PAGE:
Good pubs, Good Beer, Good People

Wednesday, February 24, 2010

Tardi-Gras at Trap Rock

By The PubScout—Kurt Epps


Melissa Hudasko, Beer Event Coordinator at the Trap Rock Restaurant, admitted that last night's knockout dinner was originally supposed to coincide with Mardi Gras, but a misreading of the Gregorian calendar—perhaps initiated by an occasional Kestrel IPA during the planning-- slotted the event for last night.

In which case it earned the title "Tardi-Gras" or Late Fat. (The Tuesday part is understood.)

The name is appropriate also because of the sheer amount of food, none of it exactly on Jenny Craig's menu. Nearly everyone in attendance had to push themselves away from the table, unable to finish many of the culinary delights Chef Phillippe and his staff presented.

As guest brewer, Charlie Schroeder brought in Chris Walsh of River Horse, and together, they paired Trap Rock's always superb food with beers from both brewhouses.

The first course was atypical in terms of beer dinner "rules" regarding the light beer to dark beer mantra. A Sweet Potato and Andouille Sausage Soup was well-matched with TR's Theobroma Stout, as the Mexican chocolate and coffee flavors in the beer augmented nicely the sweetness of the sweet potatoes, while still allowing the zing of the sausage to make its presence known.

The next course was Hot Smoked Salmon and Fried Green Tomato Salad with Roasted Beets and Corn Cake. It was paired with River Horse's Hopalotamus. The name tells you all you need to know about this "cousin" of River Horse's previous Hop Hazard. Pam, sitting at my table, allowed that she can't stand hops (Simcoe, Chinook and Centennial in this case)—in fact is sometimes allergic to them. "But I love this beer," she admitted. So did everyone else.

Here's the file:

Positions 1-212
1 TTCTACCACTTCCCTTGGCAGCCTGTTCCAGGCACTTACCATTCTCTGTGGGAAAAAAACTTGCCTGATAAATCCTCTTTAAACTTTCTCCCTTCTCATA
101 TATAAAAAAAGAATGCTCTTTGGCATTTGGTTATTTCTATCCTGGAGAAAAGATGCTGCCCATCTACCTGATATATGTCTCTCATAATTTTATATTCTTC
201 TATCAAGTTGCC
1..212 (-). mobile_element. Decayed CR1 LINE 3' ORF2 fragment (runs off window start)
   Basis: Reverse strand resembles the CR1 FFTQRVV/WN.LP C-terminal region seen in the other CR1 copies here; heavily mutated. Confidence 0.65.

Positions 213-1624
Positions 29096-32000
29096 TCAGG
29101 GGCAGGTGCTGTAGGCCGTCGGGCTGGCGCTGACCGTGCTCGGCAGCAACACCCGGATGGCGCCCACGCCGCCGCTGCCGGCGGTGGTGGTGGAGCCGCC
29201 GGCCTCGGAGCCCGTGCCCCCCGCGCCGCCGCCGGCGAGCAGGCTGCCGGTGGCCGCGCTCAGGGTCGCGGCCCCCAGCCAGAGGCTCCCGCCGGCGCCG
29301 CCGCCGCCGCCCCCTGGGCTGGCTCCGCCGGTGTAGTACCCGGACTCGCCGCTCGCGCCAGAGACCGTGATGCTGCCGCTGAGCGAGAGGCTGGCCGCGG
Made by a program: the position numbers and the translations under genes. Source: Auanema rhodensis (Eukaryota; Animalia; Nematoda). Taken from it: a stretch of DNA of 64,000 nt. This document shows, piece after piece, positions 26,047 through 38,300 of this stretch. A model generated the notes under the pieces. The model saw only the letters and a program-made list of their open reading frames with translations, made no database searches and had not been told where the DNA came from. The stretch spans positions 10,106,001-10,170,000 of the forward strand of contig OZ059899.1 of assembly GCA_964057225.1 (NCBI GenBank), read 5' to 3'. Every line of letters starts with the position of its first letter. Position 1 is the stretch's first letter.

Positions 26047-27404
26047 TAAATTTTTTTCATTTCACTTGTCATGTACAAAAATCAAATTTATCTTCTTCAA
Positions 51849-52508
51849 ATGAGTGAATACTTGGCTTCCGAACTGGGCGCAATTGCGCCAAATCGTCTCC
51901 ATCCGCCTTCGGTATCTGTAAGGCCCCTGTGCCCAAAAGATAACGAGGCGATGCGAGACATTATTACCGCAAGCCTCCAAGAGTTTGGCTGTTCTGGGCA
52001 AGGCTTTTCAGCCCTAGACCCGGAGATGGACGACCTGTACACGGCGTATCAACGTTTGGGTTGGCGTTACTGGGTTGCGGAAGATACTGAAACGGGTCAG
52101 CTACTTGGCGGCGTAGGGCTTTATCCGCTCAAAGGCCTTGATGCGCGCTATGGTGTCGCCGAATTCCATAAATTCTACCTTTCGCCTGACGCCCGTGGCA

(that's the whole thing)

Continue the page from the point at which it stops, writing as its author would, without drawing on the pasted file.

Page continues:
J.P. Pilsner, one of a number of Trap Rock's beers named after a customer, complemented a Fluke en Papilotte dish. The fish was both delicate and sweet, kind of like J.P.'s wife Trudi who sat with J.P himself at the next table.

An Acadian Seafood Gumbo (it was Tardi Gras, remember?) came out next and it was a fabulous mix of huge tender shrimp, delectable crab and oysters. The dish was matched with River Horse's Triple Horse, a 10.3% Belgian Triple that Chris Walsh twice blamed for helping to produce at least three children that he knew of. (That must have been why the oysters were in the mix.)

A succulently tender and flavorful Smoked Beef Brisket was accompanied by not one, but two beers: Trap Rock's Brian's Big Ego Bock and River Horse's Special Ale. Both worked well with the brisket that would fall apart under fork pressure alone. It was accompanied by Braised Collard Greens and Bacon.

The dessert course was a Cinnamon Apple Beignet with Caramel Sauce and Vanilla ice cream (with real flecks of vanilla bean!). It was quite sinful, not unlike the partiers on Bourbon Street who toss beads to the gentlewomen on the balcony. The River Horse Milk Stout was not naughty, but superb. I sampled it repeatedly and came to the conclusion that I might not have to go to Lancaster, PA all the time for a good Milk Stout.

A special Birthday cake surprise presented to Brewer Charlie Schroeder added to the caloric overload, but, in the spirit of good will, one was, I suppose, obligated to partake.

A good number of the forty or so folks I spoke with admitted to being repeat customers and loving Trap Rock's beer dinners. It's easy to see why. Superb food superbly prepared, quality beers from two quality breweries to accompany it, a gracious, efficient and hospitable staff led by Kevin Lynn and the delightful, warm ambience of an English Country inn—especially inviting with a blazing fireplace and heavy February snow falling outside—that's a tough-to-beat combination.

As long as you understand that, late or not, Fat Tuesday comes with a caloric price.

Hence, I'm off to the gym.

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